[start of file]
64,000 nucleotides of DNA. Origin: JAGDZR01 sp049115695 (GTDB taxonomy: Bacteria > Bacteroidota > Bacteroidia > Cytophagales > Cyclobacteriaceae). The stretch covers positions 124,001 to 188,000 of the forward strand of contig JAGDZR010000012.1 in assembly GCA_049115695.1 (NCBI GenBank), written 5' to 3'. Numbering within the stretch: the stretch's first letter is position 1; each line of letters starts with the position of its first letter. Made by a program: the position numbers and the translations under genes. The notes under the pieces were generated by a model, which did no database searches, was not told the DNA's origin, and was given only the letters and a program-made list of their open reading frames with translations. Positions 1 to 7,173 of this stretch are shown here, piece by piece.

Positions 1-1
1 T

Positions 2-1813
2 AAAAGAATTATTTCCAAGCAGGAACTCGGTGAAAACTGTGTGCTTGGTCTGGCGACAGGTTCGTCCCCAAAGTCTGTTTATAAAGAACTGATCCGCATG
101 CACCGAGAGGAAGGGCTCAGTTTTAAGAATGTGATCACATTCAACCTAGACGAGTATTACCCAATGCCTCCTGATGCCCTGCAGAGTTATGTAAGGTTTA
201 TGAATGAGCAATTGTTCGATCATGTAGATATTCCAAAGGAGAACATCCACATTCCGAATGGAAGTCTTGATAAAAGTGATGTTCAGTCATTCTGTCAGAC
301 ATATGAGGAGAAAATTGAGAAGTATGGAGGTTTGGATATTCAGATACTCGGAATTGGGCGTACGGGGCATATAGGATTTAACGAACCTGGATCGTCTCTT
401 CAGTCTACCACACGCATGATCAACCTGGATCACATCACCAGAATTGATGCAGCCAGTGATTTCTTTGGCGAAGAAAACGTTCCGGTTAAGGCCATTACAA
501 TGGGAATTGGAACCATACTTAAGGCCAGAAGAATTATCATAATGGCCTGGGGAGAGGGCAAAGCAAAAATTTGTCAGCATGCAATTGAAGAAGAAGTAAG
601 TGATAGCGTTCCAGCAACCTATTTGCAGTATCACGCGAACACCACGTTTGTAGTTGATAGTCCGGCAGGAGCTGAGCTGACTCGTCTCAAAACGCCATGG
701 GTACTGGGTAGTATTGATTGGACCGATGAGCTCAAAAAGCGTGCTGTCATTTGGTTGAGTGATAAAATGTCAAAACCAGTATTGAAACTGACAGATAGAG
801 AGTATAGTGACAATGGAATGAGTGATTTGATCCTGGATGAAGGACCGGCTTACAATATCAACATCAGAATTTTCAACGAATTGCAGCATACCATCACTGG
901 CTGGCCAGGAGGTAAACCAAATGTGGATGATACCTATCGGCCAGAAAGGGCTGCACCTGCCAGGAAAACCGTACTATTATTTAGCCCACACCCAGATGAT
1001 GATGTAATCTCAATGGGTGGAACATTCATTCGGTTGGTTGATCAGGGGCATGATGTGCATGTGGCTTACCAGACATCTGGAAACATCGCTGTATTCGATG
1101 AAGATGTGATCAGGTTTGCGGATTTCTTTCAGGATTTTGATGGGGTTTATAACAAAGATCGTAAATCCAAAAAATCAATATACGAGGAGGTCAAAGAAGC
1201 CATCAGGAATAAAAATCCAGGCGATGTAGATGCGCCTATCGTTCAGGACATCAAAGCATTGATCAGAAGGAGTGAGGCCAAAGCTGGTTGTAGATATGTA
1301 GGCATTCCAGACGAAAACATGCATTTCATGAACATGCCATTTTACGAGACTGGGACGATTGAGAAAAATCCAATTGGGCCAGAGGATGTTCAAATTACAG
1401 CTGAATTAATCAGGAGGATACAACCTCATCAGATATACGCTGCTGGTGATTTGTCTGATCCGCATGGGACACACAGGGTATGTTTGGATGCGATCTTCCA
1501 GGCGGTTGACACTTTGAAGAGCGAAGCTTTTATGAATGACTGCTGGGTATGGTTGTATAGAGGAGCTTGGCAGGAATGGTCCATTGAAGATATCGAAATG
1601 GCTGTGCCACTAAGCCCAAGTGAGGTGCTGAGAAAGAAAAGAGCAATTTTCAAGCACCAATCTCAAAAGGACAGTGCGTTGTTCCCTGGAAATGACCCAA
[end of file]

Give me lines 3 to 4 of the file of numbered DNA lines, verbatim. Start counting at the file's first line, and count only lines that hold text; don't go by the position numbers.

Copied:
1 T

Positions 2-1813